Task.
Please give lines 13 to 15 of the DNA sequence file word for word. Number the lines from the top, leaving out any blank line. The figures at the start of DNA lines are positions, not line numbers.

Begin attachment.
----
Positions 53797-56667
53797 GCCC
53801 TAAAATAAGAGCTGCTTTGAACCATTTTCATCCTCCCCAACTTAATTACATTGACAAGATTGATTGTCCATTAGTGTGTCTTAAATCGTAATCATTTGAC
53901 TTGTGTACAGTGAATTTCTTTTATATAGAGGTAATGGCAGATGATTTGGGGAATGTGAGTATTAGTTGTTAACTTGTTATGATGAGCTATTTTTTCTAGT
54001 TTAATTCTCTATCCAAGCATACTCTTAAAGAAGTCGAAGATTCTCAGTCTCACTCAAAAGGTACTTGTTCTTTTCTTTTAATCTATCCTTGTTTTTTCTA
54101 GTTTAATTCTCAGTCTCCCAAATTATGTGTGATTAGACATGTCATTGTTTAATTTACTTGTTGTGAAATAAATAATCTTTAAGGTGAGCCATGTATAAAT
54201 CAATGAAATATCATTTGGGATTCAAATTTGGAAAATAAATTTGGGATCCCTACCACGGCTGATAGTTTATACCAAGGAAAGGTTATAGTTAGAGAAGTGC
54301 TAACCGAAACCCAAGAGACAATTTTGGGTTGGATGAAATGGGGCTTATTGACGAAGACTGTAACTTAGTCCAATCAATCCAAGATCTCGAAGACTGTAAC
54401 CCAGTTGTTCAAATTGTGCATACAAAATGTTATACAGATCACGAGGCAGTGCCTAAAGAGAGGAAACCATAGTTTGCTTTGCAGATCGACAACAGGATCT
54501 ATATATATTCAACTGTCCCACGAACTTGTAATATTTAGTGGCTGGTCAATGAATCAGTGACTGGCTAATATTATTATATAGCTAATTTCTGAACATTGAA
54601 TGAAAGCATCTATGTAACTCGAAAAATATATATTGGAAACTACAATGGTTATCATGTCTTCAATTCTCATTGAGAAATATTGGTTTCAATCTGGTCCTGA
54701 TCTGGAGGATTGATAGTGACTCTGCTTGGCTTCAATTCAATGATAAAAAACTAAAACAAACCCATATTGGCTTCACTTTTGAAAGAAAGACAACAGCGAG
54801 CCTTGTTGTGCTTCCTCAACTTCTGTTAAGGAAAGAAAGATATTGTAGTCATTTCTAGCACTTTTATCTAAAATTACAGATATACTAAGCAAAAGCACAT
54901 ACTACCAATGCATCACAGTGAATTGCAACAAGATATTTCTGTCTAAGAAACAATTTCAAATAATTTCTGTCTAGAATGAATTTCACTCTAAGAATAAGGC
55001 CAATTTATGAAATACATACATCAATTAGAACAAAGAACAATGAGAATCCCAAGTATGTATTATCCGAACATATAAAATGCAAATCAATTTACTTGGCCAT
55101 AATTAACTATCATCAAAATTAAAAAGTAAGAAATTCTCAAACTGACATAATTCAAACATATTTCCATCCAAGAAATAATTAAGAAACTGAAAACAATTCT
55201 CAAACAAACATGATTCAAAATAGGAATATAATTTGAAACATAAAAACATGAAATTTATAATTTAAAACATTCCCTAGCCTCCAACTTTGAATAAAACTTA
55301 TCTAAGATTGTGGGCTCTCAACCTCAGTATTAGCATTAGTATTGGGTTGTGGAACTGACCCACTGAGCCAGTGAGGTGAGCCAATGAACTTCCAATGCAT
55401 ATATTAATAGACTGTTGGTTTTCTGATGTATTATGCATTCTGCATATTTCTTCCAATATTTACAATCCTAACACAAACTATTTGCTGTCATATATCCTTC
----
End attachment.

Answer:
54801 CCTTGTTGTGCTTCCTCAACTTCTGTTAAGGAAAGAAAGATATTGTAGTCATTTCTAGCACTTTTATCTAAAATTACAGATATACTAAGCAAAAGCACAT
54901 ACTACCAATGCATCACAGTGAATTGCAACAAGATATTTCTGTCTAAGAAACAATTTCAAATAATTTCTGTCTAGAATGAATTTCACTCTAAGAATAAGGC
55001 CAATTTATGAAATACATACATCAATTAGAACAAAGAACAATGAGAATCCCAAGTATGTATTATCCGAACATATAAAATGCAAATCAATTTACTTGGCCAT